15 June 2011

Call for Essays on Gay and Lesbian Protest Rock Music: The Routledge History of Social Protest in Popular Music

Post date: 15 June 2011
Deadline: 30 June 2011

Routledge press announces a call for papers for its upcoming volume, The Routledge History of Social Protest in Popular Music, edited by Jonathan Friedman, professor of History at West Chester University.

This collection will show the great diversity in form and content of popular music as a means of social protest over time, focusing largely on the American and British context but also including a sweep across continents. The musical movements under discussion in this volume vary in the degree of their intentionality and directness to protest, but there is a distinct thread-line in each, addressing societal wrongs, whether based on race, gender, or class, and offering solutions or comfort.

The volume will be divided into four parts:

1. Historical Beginnings--This part will offer a theoretical framework and historical background to 20th century popular protest music, by looking at developments in the 19th century through the years prior to the advent of rock and roll. Musical protest against discrimination based on race, gender, and class will be the guiding theme of this section.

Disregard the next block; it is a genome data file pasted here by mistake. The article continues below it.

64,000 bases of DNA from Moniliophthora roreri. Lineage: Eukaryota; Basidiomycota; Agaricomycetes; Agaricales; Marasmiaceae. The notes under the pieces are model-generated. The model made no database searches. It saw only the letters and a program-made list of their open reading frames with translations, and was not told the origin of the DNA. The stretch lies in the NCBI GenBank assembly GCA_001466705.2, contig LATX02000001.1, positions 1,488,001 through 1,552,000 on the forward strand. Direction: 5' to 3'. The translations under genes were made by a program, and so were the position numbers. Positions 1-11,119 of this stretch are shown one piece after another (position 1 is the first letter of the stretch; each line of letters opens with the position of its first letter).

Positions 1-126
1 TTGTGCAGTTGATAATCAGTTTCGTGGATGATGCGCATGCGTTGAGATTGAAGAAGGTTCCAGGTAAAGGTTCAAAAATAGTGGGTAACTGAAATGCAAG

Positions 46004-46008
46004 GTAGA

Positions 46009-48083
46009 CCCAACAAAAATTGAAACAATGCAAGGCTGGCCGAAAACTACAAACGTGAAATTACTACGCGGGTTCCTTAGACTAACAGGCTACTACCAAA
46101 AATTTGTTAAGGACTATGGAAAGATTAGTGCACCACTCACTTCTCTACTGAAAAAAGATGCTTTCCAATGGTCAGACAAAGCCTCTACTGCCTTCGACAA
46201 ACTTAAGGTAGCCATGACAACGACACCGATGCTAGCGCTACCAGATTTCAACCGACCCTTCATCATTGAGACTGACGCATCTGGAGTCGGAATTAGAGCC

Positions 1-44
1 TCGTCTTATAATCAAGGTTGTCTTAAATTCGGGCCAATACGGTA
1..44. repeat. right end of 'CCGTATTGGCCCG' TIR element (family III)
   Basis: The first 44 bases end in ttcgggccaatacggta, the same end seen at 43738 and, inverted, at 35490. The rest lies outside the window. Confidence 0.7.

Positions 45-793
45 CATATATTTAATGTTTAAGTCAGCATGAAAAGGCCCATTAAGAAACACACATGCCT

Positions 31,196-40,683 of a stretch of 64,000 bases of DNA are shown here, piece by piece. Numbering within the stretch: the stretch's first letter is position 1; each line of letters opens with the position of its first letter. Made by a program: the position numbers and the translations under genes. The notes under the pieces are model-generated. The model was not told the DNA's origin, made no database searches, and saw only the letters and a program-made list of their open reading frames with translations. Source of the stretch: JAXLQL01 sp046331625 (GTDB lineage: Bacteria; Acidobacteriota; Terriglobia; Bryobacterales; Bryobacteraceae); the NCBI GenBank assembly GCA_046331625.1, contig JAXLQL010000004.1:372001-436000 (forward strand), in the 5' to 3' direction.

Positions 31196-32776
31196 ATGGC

2. Rock, Folk, War, and Civil Rights--This part will specifically address anti-war and pro-civil rights discourses in musical forms in the United States, not just in the 1960s but well before.

3. Contemporary Social Protest in Rock--This part will deal with how a number of genres in modern popular music have addressed the human condition, some with greater degrees of intentionality and effectiveness than others. Guiding questions in this section include: What are the criteria for effective social protest in these diverse musical genres? In what ways have artists in popular music advanced or set back the cause of human rights?

4. International Protest--This part will offer a scan of protest music across the globe, from Latin America to Africa, the Middle East, and Asia. What have been some of the shared themes in these vastly different settings? How has international protest music drawn on both indigenous roots and western influences in crafting its voice?

Contributors are welcome to submit a proposal relevant to one of these sections. Essays on 19th and early 20th century musical protest, postmodern theory, feminism, and musical protest, dance music, gay and lesbian protest rock, and international protest are especially welcome.

Please send a 100 word proposal plus a current vita electronically to jfriedman@wcupa.edu.

Jonathan C. Friedman, Ph.D.
Professor of History
Director of Holocaust and Genocide Studies
Main Hall 409
West Chester University
West Chester, PA 19383

Contact Information:

For inquiries: jfriedman@wcupa.edu

For submissions: jfriedman@wcupa.edu

Website: http://www.routledge.com/
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